Christine Quinn Goes Into Attack Mode as She Vows to Run City Like ‘The Boss’

City Council Speaker Christine Quinn giving her most political speech to-date.

City Council Speaker Christine Quinn giving her most political speech to-date in East Harlem Monday.

Some candidates revere former mayors and presidents as their political inspiration. But for Christine Quinn, it’s all about Bruce Springsteen.

The City Council speaker and mayoral candidate delivered a scathing speech against her rivals Monday morning, touting her record and vowing to run the city in the model of her musical idol, “The Boss.”

“Anyone who’s ever been to a Bruce concert will tell you he doesn’t hold anything back. He leaves everything on the stage. He gives everything he has to give,” she said. “And if I’m lucky enough to become our next mayor that’s how I’ll spend every day. Delivering results for New Yorkers. Holding nothing back. Emptying my tank.”

In what was billed “a major speech” in the back room of an East Harlem asthma center, Ms. Quinn delivered what was–by far–her most overtly political and blistering remarks to date. Ms. Quinn, who has up until now stuck largely to touting her own record, shoveled out the criticism, taking one thinly veiled shot after the next.

“This election is not about who can get the most press or give the most pithy sound bite,” Ms. Quinn said at one point, for example, obviously referencing former Congressman Anthony Weiner’s high-profile candidacy. “It isn’t about who can yell the loudest or be the most critical.”

She even slammed Mr. Weiner’s policy proposal book, which borrowed heavily from his aborted 2009 bid.

“I offer something else, the toughness to lead,” she said. “Comprehensive solutions to complicated problems–not 4-year-old position papers dusted off for a comeback run.”

On former Comptroller Bill Thomson, with whom Ms. Quinn has repeatedly clashed over the controversial Upper East Side waste transfer station: “Some of my opponents in this race continue to pander to residents of the Upper East Side,” the speaker said.

“Like me, my opponents have spent many years in public office,” Ms. Quinn said later, leveling fire at the whole field. “But when you look at their records, there’s a great big hole where results should be. You may not agree with everything I’ve done, but there’s never been a time in my career when I wasn’t getting results for New York.”

“That’s what we need from the next mayor,” she added. “Not just empty promises, silly press stunts, or nonstop criticism, but a real plan on how to deliver for New Yorkers.”

The speech comes at a vulnerable moment for Ms. Quinn, the race’s front-runner who has found her once-dominating poll numbers slipping and her position as the race’s most visible candidate eclipsed by Mr. Weiner’s entrée three months before primary day.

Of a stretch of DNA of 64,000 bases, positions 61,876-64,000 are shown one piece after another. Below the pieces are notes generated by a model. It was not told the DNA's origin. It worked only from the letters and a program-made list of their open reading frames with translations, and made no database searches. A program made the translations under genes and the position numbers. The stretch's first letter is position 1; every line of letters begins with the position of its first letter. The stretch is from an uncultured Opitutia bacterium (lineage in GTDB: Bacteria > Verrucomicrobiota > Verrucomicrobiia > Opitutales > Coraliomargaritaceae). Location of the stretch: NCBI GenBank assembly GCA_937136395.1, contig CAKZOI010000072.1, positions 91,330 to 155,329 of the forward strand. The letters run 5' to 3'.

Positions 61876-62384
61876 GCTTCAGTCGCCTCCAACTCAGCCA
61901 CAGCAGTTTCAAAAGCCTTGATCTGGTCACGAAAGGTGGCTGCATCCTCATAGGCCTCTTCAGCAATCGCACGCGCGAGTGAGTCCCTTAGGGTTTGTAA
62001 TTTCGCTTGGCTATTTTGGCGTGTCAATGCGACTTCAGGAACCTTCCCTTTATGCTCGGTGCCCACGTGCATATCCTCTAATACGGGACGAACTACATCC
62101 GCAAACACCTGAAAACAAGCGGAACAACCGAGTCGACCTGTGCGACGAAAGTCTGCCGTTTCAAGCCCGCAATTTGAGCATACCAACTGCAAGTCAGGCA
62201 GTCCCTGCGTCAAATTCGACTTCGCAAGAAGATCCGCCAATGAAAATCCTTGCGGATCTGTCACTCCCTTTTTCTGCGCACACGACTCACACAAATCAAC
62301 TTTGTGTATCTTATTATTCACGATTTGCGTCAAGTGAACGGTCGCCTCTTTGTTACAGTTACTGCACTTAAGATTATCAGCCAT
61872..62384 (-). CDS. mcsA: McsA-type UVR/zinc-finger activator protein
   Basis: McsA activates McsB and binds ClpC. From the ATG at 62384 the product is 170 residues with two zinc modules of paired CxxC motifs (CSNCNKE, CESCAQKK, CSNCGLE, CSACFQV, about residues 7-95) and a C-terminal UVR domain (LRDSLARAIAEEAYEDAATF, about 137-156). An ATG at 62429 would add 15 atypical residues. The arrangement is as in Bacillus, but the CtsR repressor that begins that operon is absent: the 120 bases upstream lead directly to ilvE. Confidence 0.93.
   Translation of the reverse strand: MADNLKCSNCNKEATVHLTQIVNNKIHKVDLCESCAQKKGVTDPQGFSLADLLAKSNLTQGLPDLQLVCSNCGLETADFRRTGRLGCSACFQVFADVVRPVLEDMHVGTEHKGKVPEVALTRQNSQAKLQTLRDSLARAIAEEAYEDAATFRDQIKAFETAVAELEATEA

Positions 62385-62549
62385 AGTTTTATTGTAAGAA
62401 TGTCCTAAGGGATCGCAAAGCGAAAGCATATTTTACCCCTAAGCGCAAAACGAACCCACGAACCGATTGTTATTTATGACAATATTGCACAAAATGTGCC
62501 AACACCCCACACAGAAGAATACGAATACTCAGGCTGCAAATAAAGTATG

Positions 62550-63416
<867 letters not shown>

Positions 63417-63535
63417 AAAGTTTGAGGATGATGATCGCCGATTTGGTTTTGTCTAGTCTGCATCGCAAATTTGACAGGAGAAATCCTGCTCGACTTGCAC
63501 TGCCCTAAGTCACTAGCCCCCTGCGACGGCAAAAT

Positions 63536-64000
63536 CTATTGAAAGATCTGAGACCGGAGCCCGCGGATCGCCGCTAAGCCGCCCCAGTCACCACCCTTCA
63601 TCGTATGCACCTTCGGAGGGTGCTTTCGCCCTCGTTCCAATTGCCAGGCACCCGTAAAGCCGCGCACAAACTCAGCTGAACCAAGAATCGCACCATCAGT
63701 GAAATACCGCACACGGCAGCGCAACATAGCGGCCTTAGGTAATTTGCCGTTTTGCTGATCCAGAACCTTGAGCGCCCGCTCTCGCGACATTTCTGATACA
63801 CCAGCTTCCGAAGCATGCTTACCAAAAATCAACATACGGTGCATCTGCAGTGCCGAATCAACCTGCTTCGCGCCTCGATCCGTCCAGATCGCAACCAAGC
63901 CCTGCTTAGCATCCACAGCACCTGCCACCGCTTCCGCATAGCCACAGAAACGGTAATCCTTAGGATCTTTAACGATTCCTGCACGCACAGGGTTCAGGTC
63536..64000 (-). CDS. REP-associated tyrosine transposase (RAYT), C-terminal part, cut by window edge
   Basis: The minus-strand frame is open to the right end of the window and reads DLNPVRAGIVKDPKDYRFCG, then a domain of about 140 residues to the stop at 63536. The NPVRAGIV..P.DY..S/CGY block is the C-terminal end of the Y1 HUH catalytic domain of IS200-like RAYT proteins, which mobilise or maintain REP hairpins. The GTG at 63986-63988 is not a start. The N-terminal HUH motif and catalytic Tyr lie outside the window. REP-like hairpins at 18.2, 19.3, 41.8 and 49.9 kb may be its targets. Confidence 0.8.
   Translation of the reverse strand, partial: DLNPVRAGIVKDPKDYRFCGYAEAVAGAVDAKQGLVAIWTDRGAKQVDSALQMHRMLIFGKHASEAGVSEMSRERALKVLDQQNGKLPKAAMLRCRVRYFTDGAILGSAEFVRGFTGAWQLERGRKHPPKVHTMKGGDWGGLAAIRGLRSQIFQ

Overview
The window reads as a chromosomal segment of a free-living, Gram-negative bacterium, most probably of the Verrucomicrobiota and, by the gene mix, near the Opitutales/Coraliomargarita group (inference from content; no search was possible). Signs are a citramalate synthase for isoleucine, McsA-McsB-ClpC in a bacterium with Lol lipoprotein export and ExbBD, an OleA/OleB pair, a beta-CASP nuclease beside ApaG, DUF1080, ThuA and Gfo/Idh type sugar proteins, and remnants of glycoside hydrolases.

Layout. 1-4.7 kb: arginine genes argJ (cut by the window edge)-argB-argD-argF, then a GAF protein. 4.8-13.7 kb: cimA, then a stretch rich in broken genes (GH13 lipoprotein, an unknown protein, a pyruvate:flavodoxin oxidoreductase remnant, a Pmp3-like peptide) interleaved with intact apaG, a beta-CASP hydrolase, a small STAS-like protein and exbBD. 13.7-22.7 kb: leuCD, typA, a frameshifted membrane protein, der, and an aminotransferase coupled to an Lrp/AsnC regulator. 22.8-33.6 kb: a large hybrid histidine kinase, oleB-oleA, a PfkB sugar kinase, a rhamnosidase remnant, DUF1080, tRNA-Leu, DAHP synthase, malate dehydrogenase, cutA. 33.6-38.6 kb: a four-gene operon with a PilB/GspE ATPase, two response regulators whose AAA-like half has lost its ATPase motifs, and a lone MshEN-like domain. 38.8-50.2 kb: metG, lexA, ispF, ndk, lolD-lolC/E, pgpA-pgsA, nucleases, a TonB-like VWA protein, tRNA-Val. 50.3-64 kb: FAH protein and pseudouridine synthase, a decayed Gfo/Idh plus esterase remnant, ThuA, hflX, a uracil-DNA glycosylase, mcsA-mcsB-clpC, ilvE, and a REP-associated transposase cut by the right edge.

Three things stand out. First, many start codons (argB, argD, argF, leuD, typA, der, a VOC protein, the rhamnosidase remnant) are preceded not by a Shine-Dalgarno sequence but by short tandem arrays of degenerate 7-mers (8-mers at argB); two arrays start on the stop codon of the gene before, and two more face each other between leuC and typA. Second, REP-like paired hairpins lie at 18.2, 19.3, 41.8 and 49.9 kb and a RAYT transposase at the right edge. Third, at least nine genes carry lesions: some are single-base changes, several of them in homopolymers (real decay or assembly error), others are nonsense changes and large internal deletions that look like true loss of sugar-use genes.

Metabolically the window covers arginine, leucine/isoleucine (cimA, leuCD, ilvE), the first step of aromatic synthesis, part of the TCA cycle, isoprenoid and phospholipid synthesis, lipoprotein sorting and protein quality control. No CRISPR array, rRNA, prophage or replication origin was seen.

Today, she tried to shine the spotlight back on her record on issues like education, affordable  housing and the waste station, which she argued put her far ahead of her crowded field of opponents.

“If you want a candidate who lobs criticism on the steps of City Hall or on the floor of Congress, I’m not your gal. I would rather roll up my sleeves than point my finger, because that’s how progress is made. It’s what I’ve always done. And if I’m lucky enough to be Mayor, it’s exactly what I’ll continue to do,” she told the audience of loyal supporters.

“Talk is cheap. Voters will decide based on actions,” she added.

After her remarks, Ms. Quinn was nonchalant about the timing of her speech, which she noted comes as many voters are tuning in to the race.

“We are clearly in the thick of the election season now and this race is about the future of New York,” she said, immediately pivoting back to her record, which she said tops all of her opponents in the race. “We are less than three months away from primary day and I think it’s really important to lay out exactly what the choice is. And that’s what I’ve done today.”

One reporter noted that the same argument failed for her two City Council speaker predecessors, who lost their bids for mayor.

“With all due respect to my predecessors, I don’t think you can touch the record of the City Council since I’ve been speaker,” she replied boldly. “I’ll stack my record against anyone who’s running and quite frankly anyone who has run.”

But the other candidates quickly began shooting back.

“Speaker Quinn has sided with rich Manhattan interests at the expense of the working people of the city. But her attacks today won’t solve the challenges facing working New Yorkers,” Mr. Thompson’s campaign said in a statement released even before Ms. Quinn had delivered her speech. “Bill Thompson will stay focused on the leadership we need to fix our schools, keep our city safe, and make the city work for working New Yorkers.”

And Public Advocate Bill de Blasio’s campaign manager, Bill Hyers, said Ms. Quinn had her priorities backwards.

“Speaker Quinn’s accomplishments include giving Mayor Bloomberg a third term, proposing to shower big developers with a billion dollar giveaway, and blocking key progressive legislation for years to placate big business. Bill de Blasio has fought to protect abused kids, expose slum landlords, and invest in education by asking the wealthy to pay a little more in taxes. This election is not a contrast in getting things done — it’s about who you are fighting for.”